the words ALTER, DROP, EMPTY, GRANT, UPDATE, INSERT, and a bunch of
others. It calls die() if it sees any of those words.

For obvious reasons, I'm trepidatious about exposing the database to
this degree. What are some of the obvious, and not so obvious, attacks
that I shoudl expect and defend against?


a question i have as an outsider is, why are you doing this in the first
place?

as mentioned in another post, how would you possibly guard against a DOS
attack?

fundamentally poor design.
Apr 13 '06 #4

Good Man wrote:
"lawrence k" <lk******@geocities.com> wrote in
news:11**********************@t31g2000cwb.googlegr oups.com:

The function that returns this checks to query to see if it contains
the words ALTER, DROP, EMPTY, GRANT, UPDATE, INSERT, and a bunch of
others. It calls die() if it sees any of those words.

For obvious reasons, I'm trepidatious about exposing the database to
this degree. What are some of the obvious, and not so obvious, attacks
that I shoudl expect and defend against?


a question i have as an outsider is, why are you doing this in the first
place?


So that outsiders can get the information in formats that I'd never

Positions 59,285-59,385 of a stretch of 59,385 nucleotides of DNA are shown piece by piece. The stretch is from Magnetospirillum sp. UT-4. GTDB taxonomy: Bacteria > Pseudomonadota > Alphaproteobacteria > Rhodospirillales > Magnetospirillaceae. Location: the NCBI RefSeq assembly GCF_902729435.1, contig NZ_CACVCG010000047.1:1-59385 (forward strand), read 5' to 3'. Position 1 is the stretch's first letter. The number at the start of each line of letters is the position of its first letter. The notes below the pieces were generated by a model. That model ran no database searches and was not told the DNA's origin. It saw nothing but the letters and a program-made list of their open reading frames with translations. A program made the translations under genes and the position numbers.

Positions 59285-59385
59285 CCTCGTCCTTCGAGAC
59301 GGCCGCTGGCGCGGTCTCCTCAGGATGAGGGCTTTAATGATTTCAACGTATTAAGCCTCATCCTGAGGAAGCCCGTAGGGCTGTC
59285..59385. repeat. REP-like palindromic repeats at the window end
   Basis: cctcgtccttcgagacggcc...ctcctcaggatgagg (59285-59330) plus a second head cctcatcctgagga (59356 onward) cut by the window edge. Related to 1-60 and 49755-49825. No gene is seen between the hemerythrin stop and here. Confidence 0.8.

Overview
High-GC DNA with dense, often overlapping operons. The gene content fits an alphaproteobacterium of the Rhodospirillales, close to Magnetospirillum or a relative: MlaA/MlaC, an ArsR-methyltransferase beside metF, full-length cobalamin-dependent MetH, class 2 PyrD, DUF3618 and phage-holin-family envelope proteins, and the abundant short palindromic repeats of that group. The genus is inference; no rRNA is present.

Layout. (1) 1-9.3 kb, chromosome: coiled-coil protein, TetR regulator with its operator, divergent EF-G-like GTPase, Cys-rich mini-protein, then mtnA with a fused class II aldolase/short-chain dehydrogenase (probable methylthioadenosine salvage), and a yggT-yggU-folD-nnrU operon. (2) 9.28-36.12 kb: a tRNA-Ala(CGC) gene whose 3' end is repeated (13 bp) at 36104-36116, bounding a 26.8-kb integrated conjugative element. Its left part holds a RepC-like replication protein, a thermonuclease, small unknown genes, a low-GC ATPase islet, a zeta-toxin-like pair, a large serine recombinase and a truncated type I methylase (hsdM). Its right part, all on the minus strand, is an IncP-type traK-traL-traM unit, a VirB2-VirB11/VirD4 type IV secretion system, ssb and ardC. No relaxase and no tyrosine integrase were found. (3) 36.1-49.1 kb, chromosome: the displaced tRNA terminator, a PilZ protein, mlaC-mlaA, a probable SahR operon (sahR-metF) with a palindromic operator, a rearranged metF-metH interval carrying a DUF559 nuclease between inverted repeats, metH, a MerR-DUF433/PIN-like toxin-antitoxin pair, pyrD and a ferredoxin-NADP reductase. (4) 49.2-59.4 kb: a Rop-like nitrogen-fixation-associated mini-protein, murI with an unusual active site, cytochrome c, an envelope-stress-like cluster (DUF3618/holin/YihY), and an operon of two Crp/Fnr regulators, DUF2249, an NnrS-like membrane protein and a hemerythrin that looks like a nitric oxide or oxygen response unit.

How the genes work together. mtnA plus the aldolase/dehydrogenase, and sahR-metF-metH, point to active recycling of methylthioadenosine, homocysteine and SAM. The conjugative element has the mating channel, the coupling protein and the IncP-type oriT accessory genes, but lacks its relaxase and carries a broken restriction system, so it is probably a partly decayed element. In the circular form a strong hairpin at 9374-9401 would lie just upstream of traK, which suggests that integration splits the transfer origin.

dream of. If I write every query myself, it forecloses the thing I want
most, which is people doing stuff with the contents of Accumulist that
I myself would never think of.

I've a long term goal of writing the whole database out every hour as a
giant RDF file, with all the relationships made explicit, and that
might allow the amount of spontaneous invention by outsiders that I'm
hoping for. But till then, I'm looking for an easier way to enable
this.

The simplest thing is for me to allow others to write their own SQL and
then for outsiders to pass in text files describing how they want the
output formatted.

If I can't make this secure, then I'll just write everything out as a
simple, huge XML file and let people use that.

Apr 14 '06 #5

fletch wrote:
DOS is simple enough

select * from table1,table2,...tableN

Will cause a cross product to be calculated.If each of three tables has
10 rows, the query above will return 10^3=1000 rows.
Right. That leads me into making rules, which is discouraging. I can
see the complexity of the rules rapidly expanding and me still missing